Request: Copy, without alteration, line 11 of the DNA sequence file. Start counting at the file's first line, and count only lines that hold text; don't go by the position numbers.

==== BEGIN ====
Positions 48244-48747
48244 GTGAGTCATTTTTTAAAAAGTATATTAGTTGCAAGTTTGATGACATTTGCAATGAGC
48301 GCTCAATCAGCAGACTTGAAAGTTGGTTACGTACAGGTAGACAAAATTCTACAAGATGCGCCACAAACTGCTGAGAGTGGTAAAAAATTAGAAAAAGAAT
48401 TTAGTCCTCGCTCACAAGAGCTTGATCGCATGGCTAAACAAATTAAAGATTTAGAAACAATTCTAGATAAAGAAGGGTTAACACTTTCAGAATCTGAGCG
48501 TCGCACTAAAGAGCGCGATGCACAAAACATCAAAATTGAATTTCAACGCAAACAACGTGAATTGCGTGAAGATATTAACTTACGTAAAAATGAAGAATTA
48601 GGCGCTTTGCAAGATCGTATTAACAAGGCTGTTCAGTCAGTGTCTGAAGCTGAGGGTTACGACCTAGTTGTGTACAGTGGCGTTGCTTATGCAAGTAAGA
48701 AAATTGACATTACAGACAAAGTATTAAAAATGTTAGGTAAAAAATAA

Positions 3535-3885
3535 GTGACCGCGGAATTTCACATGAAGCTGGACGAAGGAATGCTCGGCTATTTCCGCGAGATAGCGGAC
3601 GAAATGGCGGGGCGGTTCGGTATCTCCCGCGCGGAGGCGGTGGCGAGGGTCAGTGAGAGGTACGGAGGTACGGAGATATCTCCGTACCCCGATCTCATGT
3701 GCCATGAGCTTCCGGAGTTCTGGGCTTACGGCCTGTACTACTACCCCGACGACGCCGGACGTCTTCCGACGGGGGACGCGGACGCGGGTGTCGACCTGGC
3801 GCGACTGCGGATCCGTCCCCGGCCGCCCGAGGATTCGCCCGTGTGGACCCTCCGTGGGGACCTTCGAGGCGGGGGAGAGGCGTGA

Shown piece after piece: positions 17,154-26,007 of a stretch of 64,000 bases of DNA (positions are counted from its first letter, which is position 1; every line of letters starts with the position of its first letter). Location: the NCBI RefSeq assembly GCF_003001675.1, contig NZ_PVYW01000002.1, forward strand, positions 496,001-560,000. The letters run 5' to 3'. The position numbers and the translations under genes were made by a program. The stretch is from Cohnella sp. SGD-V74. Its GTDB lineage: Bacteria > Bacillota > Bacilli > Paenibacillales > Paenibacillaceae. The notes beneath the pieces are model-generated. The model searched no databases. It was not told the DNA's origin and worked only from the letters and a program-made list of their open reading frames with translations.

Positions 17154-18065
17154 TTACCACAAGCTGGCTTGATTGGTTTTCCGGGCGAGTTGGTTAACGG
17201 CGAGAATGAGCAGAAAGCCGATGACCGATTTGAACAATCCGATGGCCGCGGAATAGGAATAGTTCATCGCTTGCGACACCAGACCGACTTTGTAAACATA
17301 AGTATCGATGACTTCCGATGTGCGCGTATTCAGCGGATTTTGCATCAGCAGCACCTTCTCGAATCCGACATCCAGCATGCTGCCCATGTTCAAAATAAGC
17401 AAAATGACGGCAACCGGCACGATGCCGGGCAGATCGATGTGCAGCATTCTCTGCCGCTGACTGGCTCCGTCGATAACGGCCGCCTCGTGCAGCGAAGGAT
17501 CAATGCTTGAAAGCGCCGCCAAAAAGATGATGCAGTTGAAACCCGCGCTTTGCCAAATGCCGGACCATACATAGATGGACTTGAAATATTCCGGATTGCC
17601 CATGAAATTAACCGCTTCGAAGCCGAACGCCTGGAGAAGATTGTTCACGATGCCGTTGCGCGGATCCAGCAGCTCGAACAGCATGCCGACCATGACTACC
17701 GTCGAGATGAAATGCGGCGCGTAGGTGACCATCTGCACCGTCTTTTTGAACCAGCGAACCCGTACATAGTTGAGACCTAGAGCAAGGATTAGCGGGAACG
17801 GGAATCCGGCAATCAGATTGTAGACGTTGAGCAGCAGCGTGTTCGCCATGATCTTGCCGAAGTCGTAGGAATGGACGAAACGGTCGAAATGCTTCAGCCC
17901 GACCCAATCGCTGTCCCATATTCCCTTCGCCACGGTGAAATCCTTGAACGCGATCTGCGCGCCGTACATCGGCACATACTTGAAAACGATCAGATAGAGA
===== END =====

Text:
3701 GCCATGAGCTTCCGGAGTTCTGGGCTTACGGCCTGTACTACTACCCCGACGACGCCGGACGTCTTCCGACGGGGGACGCGGACGCGGGTGTCGACCTGGC